‘Little Italy’ review: More like cheesecake than pizza

The clichéd poster of Donald Petrie’s ‘Little Italy’ is already an indication of the cheesy tropes that will be served throughout the film.

There’s no secret recipe in Little Italy. It’s one of those whimsical romcoms trying to make a comeback in Hollywood using a classic formula. You can easily compare it to the far superior Crazy Rich Asians – another romcom that banks on food and culture, except the latter has more heart and context, rather than just being an assembly of overdue tropes and saccharine dialogue.

“There’s a reason they call this place ‘Little Italy,’ it’s because nothing ever changes here,” we hear the voices of Nikki (Emma Roberts) and Leo (Hayden Christensen) narrating their fairytale childhood – or what could have been a snide remark to the film’s non-progressive take of the genre. The story takes place in a small town in Toronto where all the elements surrounding it are so caricature, the whole place might as well be fictional. To get the most out of it, you’ll have to surrender to its escapist charms.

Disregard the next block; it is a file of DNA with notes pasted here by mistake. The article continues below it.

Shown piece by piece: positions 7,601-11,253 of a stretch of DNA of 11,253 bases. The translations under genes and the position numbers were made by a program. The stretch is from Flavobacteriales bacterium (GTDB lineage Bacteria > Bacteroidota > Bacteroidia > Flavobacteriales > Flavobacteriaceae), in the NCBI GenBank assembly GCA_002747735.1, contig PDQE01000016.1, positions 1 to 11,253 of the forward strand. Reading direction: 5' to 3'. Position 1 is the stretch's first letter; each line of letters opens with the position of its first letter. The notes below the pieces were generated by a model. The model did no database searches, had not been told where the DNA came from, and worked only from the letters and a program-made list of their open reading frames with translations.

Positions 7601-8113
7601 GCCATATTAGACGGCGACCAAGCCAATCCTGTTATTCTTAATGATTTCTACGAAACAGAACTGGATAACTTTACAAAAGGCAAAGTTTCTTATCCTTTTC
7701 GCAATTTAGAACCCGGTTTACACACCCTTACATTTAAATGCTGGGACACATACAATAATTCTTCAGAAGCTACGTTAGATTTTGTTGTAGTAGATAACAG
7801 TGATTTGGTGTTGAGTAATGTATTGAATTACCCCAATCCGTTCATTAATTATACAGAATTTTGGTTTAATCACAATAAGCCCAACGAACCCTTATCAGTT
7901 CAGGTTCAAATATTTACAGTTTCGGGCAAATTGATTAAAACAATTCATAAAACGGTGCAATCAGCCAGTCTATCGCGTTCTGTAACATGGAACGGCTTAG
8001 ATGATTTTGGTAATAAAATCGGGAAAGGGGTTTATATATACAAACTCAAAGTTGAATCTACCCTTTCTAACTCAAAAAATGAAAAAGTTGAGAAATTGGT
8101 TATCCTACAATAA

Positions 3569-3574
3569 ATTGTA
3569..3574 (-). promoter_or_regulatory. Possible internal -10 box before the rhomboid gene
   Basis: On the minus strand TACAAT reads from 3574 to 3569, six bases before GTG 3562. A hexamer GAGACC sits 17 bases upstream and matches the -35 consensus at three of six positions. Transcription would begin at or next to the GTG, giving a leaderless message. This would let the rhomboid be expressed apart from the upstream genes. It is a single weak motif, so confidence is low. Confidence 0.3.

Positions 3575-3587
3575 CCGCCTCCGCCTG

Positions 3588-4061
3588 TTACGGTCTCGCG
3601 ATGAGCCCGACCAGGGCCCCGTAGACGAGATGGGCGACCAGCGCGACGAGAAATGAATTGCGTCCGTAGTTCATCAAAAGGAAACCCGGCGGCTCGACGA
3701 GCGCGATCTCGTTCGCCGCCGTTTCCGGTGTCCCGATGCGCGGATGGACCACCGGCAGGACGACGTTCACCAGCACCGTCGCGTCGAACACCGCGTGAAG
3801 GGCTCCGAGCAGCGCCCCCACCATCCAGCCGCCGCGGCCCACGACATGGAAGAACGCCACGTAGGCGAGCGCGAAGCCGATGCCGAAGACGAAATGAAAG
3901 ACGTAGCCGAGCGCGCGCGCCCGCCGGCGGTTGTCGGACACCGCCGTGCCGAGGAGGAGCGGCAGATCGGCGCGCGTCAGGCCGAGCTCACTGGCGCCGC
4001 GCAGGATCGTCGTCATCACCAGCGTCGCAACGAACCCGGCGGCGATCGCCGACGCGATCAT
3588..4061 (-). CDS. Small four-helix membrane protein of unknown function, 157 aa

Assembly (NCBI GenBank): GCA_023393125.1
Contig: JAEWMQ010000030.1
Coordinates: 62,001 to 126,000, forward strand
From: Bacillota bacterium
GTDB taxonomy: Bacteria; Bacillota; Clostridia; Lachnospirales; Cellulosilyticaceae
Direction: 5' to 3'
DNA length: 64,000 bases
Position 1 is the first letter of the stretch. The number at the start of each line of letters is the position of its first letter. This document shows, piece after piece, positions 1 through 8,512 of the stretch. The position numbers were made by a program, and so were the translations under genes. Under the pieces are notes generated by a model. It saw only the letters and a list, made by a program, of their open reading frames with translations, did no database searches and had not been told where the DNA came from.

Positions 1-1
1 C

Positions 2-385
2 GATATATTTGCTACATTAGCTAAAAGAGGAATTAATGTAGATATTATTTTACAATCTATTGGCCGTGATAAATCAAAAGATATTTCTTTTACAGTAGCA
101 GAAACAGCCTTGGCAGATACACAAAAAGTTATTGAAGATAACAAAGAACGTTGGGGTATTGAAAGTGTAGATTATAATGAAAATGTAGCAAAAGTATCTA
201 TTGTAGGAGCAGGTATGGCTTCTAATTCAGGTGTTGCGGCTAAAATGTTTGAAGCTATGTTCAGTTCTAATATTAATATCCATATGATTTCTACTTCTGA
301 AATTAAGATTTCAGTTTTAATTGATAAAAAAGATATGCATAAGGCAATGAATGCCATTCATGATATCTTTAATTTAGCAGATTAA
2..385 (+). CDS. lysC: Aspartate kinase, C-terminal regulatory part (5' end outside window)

The childhood sweethearts haven’t seen each other for many years, but the two will have to navigate a slow reunion/courtship as they’re caught in the middle of a ludicrous food feud between their respective fathers Sal (Adam Ferrara) and Vince (Gary Basaraba), both of whom are claiming to have the best pizzeria in town. There’s a “Romeo and Juliet” template here. The two discreetly rekindle their relationship by doing some bazaar shopping and candle-lit dinners, trying out new spices for Leo’s dream restaurant, playing soccer in the middle of a rain, and all that romantic stuff. While here I am, wondering how wide is the age gap between these two actors.

Hayden Christensen and Emma Roberts in ‘Little Italy.’ Photo via Entertainment One,

Never mind that Leo has a girlfriend – the film seems to have forgotten that little detail along the way. If the two star-crossed lovers admit to their dads how they really feel for each other, then maybe they can end this senseless family conflict. But Nikki has already made a career in the city and she can only stay for so long. With a film that’s so formulaic and predictable, it should not be a surprise to you that it all boils down to a last minute profession of love in an airport.

To compensate for an uncompelling central love plot, the film entertains you with two outlandish families pulling hijinks at each other – the results can be a hit or a miss. The two dads have a weekly insult contest while their wives try to get a hold of them. Their secretly in love grandparents engage in millennial activities. And as for the exotic spices, we also have Indians playing stereotypes (cue in the curry references), and a wacky Chinese best friend who seems to be having the most fun here.